Epidemiology: Infectious Disease and Hiv Risk Activities

Topics: Epidemiology, HIV, Infectious disease Pages: 6 (2088 words) Published: April 19, 2013
Definition and Description of Epidemiology
The word epidemiology was derived from the Greek words where “epi” means upon, “demos” means people, and “logos” means study. Epidemiology can be defined in detail as the study of distribution and determinants of health-related states or events in specified populations, and the application of this study to the prevention and control of health problems. (Last, 2001) Here, in the definition the distribution refers to analysis of persons, classes of people, places that are being affected by the specific disease and determinants refers to factors that influence population health; these factors may be chemical, physical, biological, social, economic, cultural, behavioral or genetic. Health-related states refers to causes of death, diseases and behaviors such as use of tobacco, use of health services and reactions to preventive treatments. Specified population refers to those groups who indicate identifiable characteristics and application to prevention and control is aim of public health to protect, promote and restore health. Epidemiological study focuses on a certain population that can be defined in terms of geographical or other criteria. The population may be selected from specific country or area at a specific time. Once population is selected, it can be further divided into subgroups based on age, gender, ethnicity or so on. Epidemiologists usually study on issues related to disability, illness, and death; they are more concerned about improving health and positive health states. Public Health refers to combined actions in course of improving population health. One of the tools used for this purpose is epidemiology. In past, epidemiology studies focused more on cause of communicable diseases and that leads to work in identification of preventive methods. (Bonita, Beaglehole, & Kjellstorm, 2006) Steps and Methods of Epidemiology

Epidemiology employs different sound scientific methods for the inquiry of the problem. It is a data-driven process following an unbiased and systematic approach for the collection, interpretation and analysis of data. As for basic methods, epidemiology studies make careful observations and compare them via valid comparison groups. The observations like number of persons suffering from a particular disease in a particular area and time or the frequency of exposure with disease among people are different from that what is expected. There are other scientific methods also been used in epidemiology including informatics and biostatistics with economic, behavioral, social and biologic sciences. (U.S. Department of Health and Human Services) Epidemiology is also often called as the science of public health. It is a quantitative discipline that is based on current knowledge of statistics, probability and sound research methods. Moreover, it is also method of causal reasoning that develops and tests hypothesis defined in scientific fields like physics, behavioral sciences, biology and ergonomics. An epidemiological study is comprised of the following steps: * Initial observation and data collection of the population to assess the high frequency of a particular disease or outbreak during a specific time period. * Develop a case by defining the percentage of population at risk because of the certain disease. * Collect and analyze data and describe disease under study by means of epidemic curve, spot map and tabulation to show the frequency rate of risk factors. * Develop hypothesis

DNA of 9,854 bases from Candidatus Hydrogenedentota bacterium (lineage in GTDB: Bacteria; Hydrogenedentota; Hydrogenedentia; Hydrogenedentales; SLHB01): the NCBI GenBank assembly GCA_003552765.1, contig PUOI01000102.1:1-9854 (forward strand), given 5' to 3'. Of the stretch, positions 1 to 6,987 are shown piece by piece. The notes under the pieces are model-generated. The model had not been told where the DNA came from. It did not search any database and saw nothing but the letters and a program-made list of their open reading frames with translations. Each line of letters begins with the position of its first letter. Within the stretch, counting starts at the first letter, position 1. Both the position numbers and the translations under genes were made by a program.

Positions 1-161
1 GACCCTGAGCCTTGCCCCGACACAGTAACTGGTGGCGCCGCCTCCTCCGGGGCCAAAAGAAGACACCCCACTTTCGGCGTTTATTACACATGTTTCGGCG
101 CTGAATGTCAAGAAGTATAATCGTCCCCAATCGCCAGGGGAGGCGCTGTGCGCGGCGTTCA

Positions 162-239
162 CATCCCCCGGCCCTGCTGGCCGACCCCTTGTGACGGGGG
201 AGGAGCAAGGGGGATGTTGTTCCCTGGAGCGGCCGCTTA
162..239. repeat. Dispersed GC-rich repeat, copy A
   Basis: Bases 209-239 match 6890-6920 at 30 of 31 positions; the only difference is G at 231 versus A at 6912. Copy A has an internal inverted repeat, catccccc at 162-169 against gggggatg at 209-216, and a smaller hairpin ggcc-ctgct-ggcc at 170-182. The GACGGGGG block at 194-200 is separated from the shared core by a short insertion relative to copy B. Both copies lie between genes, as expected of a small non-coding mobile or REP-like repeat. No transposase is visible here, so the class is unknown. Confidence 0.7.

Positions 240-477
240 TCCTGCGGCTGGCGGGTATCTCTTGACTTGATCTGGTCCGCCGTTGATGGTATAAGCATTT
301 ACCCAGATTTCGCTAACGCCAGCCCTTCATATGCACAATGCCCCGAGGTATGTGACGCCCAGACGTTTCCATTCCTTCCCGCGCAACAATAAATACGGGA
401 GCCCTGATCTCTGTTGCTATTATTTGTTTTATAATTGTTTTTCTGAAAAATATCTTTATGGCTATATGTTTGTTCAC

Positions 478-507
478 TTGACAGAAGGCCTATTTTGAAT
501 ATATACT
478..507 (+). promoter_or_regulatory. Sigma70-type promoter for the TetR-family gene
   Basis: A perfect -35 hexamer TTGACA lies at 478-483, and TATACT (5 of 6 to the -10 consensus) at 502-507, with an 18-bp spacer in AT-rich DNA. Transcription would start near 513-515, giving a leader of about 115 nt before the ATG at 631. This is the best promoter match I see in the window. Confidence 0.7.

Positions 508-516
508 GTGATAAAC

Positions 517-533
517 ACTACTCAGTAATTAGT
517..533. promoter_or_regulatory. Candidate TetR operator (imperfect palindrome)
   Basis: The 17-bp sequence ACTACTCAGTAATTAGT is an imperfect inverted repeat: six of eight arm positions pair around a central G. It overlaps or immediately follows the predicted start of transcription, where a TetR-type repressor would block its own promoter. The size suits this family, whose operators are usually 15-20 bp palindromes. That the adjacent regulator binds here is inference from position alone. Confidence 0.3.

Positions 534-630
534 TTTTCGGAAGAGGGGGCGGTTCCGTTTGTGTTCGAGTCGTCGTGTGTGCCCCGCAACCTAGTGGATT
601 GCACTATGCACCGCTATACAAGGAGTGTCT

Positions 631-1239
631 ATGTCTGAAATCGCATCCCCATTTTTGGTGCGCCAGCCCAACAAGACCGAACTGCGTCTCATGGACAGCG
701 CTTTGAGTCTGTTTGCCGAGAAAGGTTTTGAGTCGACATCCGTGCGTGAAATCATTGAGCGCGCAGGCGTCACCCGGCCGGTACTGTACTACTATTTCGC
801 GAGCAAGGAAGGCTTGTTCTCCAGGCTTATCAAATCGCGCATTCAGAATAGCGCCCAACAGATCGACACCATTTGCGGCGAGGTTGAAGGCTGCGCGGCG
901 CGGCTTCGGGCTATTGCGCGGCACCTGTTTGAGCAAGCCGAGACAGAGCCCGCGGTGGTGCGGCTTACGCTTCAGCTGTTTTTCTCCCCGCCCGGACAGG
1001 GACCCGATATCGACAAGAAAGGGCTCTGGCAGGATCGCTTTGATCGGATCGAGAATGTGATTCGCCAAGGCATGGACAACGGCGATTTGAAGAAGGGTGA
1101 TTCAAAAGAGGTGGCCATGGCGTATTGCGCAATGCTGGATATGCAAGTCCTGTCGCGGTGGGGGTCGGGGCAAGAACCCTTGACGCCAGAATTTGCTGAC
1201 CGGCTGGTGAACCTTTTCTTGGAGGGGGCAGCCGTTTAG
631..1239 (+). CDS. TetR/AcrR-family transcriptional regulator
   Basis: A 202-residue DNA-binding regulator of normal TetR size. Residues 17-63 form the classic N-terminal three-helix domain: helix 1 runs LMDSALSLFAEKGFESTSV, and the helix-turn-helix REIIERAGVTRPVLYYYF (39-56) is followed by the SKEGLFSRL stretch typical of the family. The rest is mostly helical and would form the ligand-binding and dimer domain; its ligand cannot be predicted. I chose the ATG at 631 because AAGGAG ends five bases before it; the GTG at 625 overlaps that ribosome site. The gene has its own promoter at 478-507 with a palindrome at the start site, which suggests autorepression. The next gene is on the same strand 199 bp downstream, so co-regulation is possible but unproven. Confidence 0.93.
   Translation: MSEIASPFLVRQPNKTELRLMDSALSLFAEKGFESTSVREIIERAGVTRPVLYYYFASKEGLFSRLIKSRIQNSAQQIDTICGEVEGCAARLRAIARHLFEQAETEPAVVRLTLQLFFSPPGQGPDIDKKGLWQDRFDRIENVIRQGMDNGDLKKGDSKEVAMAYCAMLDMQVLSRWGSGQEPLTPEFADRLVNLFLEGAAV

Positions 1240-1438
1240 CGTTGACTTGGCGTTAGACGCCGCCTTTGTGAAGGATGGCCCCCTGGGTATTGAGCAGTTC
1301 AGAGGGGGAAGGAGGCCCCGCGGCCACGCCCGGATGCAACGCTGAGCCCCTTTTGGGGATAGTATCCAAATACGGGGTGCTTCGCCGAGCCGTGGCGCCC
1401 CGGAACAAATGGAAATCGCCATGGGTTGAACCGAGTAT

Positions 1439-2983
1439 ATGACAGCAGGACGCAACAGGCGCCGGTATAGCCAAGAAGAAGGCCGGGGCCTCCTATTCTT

* Conduct analytical studies by measuring risks and refining hypothesis. * Test hypothesis and summarize findings
* Suggest and define interventions or preventive programs. (Health Knowledge, 2012)
Routine and Research Data Related to AIDS in USA
Acquired Immunodeficiency Syndrome or AIDS was first identified in USA in 1981 as unique disease entity. As according to statistics there were about 10 million people who suffered from human immunodeficiency...

Bibliography: AIDS. (2012). U.S. Statistics. Retrieved from Aids.gov: http://aids.gov/hiv-aids-basics/hiv-aids-101/statistics/
Bonita, R., Beaglehole, R., & Kjellstorm, T. (2006). Basic Epidemiology. China: World Health Organization.
CDC. (2011). HIV Among Youth. USA: CDC.
Health Knowledge. (2012). The Steps in Outbreak Investigation Including the Use of Relevant Epidemiological Methods. Retrieved from HealthKnowledge.org.uk: http://www.healthknowledge.org.uk/public-health-textbook/disease-causation-diagnostic/2g-communicable-disease/outbreak-investigation
Highleyman, L. (2012, July 27). Latest Data on HIV Cure Research. Retrieved from Aidsmap.com: http://www.aidsmap.com/Latest-data-on-HIV-cure-research/page/2455081/
Last, J. M. (2001). A Dictionary of Epidemiology. Oxford University Press.
The White House. (2012, July 21). Fact Sheet: The Global AIDS Epidemic. Retrieved from Whitehouse.gov: http://www.whitehouse.gov/the-press-office/2012/07/21/fact-sheet-global-aids-epidemic
U.S. Department of Health and Human Services. (n.d.). Principles of Epidemiology in Public Health Practice. Centers of Disease Control and Prevention (CDC).
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